A sprawling ghost city in the Mongolian desert offers skaters complete freedom to shred as they please.

When you hear of a city referred to as a ‘ghost town’ you might assume it to be a fictional location or one plagued by the aftermath of catastrophic events. You wouldn’t be blamed failing to guess that the place was actually in a developed country’s second wealthiest region. But this is where Ordos, China, one of the twelve subdivisions of Inner Mongolia, breaks the trend.

I came across the city’s existence during one of my regular Vimeo stumbles, in a short skateboarding film entitled, simply, ‘Ordos.’ The film starts with a group of skateboarders trekking across the vast Ordos desert. A group of bare footed men stroll casually across the top of the dunes, boards in hand, while sand drifts helplessly in the wind.

Ordos’ dramatic inner city architecture is revealed to the viewer with a sudden shot change, and slow motion footage shows the skaters taking advantage of the varied man made landscape. The modern, elegant and flowing terrain the city boasts provides testament to the time and effort invested into the development of the region. Later, the film shows a crew skating freely across a major highway. The only vehicle in sight is a public bus and the only witness appears to be a solitary policeman. I watch in awe. How has this come to be?

Shaky Foundations
The story of Ordos is as remarkable. The city has only existed since 2001, when $585 billion was pumped into the brand new development as part of a scheme to boost China’s economy. After five years of construction it now stands as a symbol of the nation’s wealth, aided by elaborate statues and enormous memorials that celebrate Chinese history, culture and power. It is arguably one of the most modern cities in the world, with bold huge scale architecture. Nobody ever imagined it would stand practically empty. But after being built to house a million, the city has just 20-30,000 residents.

Strangely, Ordos is ranked ahead of the capital Beijing, in terms of income per capita. Despite the underpopulation, finances were ploughed into the city for a reason: the area is rich in natural resources, from textiles to coal mining, petrochemicals and many more. But coal is the city’s biggest asset, which poses problems for its already shaky economy. After extensive media coverage of China’s problems with smog, the country is attempting to shift away from its reliance on coal and reduce consumption.

The Chinese government remains optimistic about the city’s success, moving some of the best local schools there to try and attract families. They hope that this will help to create a snowball effect and bring an influx of residents to the city. Nearly all of the properties have been purchased by investors hoping for a large return. However, while 2006 house prices were at approximately $1,100 per square foot, by the end of 2011 they had plummeted to a mere $470. Fears that collapse will have big effects on the wider economy remain.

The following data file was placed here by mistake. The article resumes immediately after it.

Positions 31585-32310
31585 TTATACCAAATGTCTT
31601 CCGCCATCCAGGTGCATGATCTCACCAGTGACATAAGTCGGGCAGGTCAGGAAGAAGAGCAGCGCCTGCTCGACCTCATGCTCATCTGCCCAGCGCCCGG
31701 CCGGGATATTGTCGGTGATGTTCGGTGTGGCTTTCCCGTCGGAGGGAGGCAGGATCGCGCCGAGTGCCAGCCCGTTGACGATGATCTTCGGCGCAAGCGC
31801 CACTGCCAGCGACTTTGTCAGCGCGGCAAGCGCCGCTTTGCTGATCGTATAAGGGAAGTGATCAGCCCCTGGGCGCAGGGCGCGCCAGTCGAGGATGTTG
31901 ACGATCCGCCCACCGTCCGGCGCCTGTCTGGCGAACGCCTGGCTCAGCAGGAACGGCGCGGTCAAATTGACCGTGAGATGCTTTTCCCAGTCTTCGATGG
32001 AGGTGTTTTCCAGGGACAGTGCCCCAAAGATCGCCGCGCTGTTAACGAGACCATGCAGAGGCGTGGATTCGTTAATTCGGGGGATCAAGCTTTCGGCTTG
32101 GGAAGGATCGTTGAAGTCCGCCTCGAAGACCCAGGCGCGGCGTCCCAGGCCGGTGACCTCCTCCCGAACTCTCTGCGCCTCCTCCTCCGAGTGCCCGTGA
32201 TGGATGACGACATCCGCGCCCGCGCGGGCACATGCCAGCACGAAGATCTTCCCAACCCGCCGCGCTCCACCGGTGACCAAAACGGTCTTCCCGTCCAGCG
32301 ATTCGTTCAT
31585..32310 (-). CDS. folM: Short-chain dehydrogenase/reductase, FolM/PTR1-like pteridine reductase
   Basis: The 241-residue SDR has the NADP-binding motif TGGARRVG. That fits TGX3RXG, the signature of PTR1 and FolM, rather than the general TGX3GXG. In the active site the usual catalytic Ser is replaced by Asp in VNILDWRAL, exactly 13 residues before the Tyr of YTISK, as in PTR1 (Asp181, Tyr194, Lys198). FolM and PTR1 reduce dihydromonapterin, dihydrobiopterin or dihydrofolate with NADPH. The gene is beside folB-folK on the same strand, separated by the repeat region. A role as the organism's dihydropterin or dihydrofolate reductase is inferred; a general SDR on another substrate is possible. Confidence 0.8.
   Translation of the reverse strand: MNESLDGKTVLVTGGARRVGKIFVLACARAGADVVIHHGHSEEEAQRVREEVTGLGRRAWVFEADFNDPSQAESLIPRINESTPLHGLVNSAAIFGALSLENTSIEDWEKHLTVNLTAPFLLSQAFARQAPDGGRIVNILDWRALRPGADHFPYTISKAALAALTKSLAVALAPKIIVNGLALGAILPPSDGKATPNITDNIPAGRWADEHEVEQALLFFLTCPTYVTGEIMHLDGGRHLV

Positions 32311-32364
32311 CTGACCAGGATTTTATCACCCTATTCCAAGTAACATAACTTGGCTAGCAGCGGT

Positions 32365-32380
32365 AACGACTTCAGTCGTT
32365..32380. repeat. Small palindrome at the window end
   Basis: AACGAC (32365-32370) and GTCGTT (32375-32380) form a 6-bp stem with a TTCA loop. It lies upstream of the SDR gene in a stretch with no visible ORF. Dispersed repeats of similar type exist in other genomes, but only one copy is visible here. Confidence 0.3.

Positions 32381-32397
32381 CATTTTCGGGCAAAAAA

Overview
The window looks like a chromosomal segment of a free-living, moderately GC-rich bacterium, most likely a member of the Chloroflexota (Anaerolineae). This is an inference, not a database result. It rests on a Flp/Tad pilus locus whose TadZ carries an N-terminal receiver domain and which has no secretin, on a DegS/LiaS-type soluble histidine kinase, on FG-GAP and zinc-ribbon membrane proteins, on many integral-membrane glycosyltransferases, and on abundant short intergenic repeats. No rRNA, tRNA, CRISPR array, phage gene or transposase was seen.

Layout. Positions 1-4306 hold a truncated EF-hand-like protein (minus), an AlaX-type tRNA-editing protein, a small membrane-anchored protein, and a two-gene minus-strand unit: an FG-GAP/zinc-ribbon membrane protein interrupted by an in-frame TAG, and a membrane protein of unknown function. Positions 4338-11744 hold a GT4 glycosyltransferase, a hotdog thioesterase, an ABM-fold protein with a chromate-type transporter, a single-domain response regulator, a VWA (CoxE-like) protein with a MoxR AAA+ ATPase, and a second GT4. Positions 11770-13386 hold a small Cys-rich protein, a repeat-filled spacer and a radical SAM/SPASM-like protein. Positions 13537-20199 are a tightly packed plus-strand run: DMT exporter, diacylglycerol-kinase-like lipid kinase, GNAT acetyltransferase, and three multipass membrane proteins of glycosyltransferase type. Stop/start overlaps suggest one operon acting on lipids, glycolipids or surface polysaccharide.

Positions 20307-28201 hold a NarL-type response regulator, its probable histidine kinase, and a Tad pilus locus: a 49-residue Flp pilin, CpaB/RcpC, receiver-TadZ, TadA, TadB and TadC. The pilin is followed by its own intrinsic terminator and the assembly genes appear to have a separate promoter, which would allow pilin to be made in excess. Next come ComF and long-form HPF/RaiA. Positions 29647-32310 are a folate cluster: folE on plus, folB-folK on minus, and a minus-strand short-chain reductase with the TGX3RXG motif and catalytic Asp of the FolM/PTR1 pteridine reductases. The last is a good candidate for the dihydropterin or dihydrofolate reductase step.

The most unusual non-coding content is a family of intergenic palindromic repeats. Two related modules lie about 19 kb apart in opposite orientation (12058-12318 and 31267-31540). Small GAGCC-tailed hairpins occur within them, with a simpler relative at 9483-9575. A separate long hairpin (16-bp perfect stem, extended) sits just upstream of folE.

Skaters’ Paradise
But for skaters the ghost city offers immense opportunities. “Everywhere that you look there are new structures being built” says pro Korahn Gayle. On a trip to the city with Red Bull earlier in 2013 he was able to explore Ordos in all its glory. “There are so many huge blocks of flats with nobody living in them and the big main roads will never have more than 3 or 4 vehicles in sight at one time. From a skater’s point of view, everything looks great to skate but after jumping on a rail a few times or grinding a ledge it seems to start breaking. The marble seems weak and the metal bends with ease. I don’t think that the city will be able to take the wear and tear of everyday living when it is fully populated.”

But there is another, less positive side to this emptiness. “There was a quite dystopian feeling to Ordos. It’s barren, with very few people living there and the few I did talk to had pessimistic views about the place” says Charles Lanceplain, the filmmaker behind ‘Ordos’. “Imagine a city built for a million but only housing a few thousand… being in such a place was quite incredible. You feel like you actually own the city. Beside a few blocks where the majority of the people live, the rest is empty. We would spend hours skating and not seeing anyone, it really felt like the whole city was ours. It was quite a creepy but exhilarating feeling at the same time.”

Questions Posed
The sense of mystery and intrigue that a place like Ordos evokes in the inquisitive mind goes beyond how and why the city came to be. After the China Coal Research Institute stated that the ‘golden decade for coal is over,’ the most interesting question remains: what sort of future can we expect for a ghost city built on coal?

Check out out Korahn Gayle in a new video from the ghost city, Lost in Ordos.